Reyes acknowledges that “power plants sewage treatment centers, waste treatment centers, waste incinerators, and landfills are disproportionately causing harm to low-income communities and communities of color throughout Connecticut…We need to address that issue head-on before more damage is done.” He also expressed his commitment to supporting Hartford communities and advocating for the best Environmental Justice Law that the state can offer and helping the Hartford Delegation to secure a real solution for Hartford residents.
U.S. Senator Richard Blumenthal, D-Conn., in a recent statement to the Courant newspaper, applauded the federal Environmental Protection Agency and DEEP for identifying potential sources of critical funding that would provide immediate short-term relief for residents in the areas that were impacted by the flood, but long-term solutions would be most important.
Blumenthal asserted that the flooding and sewer backups in Hartford’s North End communities are pressing and urgent environmental justice issues and frustrating to residents who have waited far too long for a resolution, “we owe them [the residents] action … I will continue to push for strong and sustainable solutions and will keep working with local and federal partners to advocate for a better future for this community.”
Mayor Luke Bronin offered support to residents and noted that the sewer systems are ancient because they were built more than a century ago and need work to separate the sewer from stormwater “so that when there’s flooding, it doesn’t back up and put sewage into people’s basements.” Bronin also explained that the Clean Water money can only be spent on the separation of stormwater and sewage. It cannot be used to build the required storm water-sewer systems capable of handling the level of water that residents are experiencing.
During the public comment section of the meeting, Prince sought clarification from the council regarding the agency responsible for helping to solve the flooding and sewage issues in the North End because neither the MDC nor the City of Hartford is claiming responsibility for the growing problem. Jennings informed the council members about the potential health conditions due to residents’ exposure to moisture and water from flooding and sewage issues.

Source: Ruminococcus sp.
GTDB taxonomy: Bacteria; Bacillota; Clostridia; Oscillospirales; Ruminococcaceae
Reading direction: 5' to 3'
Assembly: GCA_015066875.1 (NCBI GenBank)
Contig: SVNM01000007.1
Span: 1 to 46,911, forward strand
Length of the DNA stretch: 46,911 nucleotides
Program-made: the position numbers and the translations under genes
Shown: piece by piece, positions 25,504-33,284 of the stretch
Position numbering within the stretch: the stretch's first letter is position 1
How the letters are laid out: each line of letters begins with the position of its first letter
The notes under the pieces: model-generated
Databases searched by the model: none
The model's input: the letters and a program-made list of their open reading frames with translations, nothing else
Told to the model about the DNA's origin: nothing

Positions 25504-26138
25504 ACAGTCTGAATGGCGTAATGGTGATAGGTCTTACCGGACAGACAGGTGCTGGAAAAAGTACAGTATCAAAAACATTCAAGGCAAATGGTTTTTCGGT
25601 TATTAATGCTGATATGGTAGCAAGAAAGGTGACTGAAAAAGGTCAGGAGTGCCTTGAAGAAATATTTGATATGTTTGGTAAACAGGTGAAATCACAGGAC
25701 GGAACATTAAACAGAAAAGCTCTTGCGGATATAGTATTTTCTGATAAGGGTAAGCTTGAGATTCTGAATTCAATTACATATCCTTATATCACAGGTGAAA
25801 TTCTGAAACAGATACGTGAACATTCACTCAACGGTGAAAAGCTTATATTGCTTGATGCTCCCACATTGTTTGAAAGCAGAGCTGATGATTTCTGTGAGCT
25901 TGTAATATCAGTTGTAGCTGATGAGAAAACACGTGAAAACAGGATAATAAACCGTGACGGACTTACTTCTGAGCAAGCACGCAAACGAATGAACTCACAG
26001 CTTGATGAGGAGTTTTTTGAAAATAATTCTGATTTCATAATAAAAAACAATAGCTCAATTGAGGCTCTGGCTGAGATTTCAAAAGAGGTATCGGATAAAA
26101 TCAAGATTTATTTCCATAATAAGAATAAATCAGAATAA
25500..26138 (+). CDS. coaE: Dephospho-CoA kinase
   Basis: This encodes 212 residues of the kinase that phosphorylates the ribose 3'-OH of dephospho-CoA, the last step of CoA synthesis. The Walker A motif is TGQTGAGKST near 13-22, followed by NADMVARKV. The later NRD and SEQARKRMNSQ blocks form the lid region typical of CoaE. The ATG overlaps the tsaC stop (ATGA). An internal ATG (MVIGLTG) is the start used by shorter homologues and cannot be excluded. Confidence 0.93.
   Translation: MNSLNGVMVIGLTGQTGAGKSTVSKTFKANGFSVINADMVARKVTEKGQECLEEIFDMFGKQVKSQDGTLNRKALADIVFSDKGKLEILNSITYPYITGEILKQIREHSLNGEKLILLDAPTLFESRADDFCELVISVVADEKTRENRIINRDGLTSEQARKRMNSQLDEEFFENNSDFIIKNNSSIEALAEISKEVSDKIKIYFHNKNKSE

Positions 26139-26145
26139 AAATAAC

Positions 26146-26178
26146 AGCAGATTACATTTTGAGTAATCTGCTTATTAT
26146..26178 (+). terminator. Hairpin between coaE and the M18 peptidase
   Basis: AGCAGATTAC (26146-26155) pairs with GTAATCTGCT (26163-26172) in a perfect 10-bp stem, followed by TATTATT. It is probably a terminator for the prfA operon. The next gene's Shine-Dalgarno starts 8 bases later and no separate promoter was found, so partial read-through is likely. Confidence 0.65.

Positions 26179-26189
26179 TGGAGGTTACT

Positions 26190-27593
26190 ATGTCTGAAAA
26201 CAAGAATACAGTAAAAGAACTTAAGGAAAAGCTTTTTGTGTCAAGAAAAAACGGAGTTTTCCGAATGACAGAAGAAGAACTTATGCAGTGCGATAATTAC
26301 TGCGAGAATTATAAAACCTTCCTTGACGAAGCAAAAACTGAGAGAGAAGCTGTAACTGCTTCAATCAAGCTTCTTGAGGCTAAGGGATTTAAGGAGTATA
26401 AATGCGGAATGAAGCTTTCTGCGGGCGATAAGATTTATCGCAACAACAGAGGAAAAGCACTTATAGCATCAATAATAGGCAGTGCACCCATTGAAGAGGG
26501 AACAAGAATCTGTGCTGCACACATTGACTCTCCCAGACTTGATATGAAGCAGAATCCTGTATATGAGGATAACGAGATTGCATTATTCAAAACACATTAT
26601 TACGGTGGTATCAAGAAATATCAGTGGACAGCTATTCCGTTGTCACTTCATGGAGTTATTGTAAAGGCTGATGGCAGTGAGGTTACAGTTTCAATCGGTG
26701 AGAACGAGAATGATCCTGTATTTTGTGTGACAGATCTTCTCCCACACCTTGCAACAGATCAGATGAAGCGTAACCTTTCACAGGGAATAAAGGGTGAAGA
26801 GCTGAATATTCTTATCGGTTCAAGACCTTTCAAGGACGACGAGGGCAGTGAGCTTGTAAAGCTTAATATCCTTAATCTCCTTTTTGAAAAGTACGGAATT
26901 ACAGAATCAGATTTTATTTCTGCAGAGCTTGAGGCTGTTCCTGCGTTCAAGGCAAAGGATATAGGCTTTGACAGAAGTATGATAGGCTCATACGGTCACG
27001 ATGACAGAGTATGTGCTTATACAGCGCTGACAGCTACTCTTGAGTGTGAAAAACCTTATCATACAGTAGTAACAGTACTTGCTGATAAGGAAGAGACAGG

At the February 6, Community Forum on Flooding, the MDC Chairman, William DiBella, concurred with the Mayor’s assessment of the antiquity of the sewer systems but offered that for the last 10-15 years, the MDC has been putting money into improvements and also working with the community, the city, and the federal government. Over the last 10-12 years, $1.7 billion was expended and he expects that MDC will spend another $2 billion in the next 25 years. He expressed his understanding of the complaints regarding residents’ experiences from the flooding and their complaints about the MDC’s slow response time which he blames on issues happening on private property that is not within the MDC’s control.
DiBella said, “We have only so much authority given to us by the State… and DEEP basically controls what we can do.”
In a statement to the Hartford Courant, council President, Maly Rosado responded to the concerns expressed by Prince and Jennings during the aforementioned council meeting. Rosado said, “My colleagues at City Council will work to advocate for these important investments so we can ensure that we address the root cause of this flooding…The conditions described by residents in our North End are unconscionable, and nobody in our city should have to deal with flooding and sewage in their homes that can affect their quality of life, their health, and their financial security.”
Rosado also informed that the MDC is responsible for the city’s water, sewer, and storm-water systems that were not built to handle the once-in-a-generation storms that have become more frequent thereby necessitating significant investment to upgrade the systems. Investments are needed now. Kicking down the road or pointing fingers does not help. This project is expensive but necessary, Rosado said, “We need to make sure we get the funding from the state and the federal government that our residents deserve.”
Source Credit: Deidre Montague, Hartford Courant, Sunday, March 26, 2023.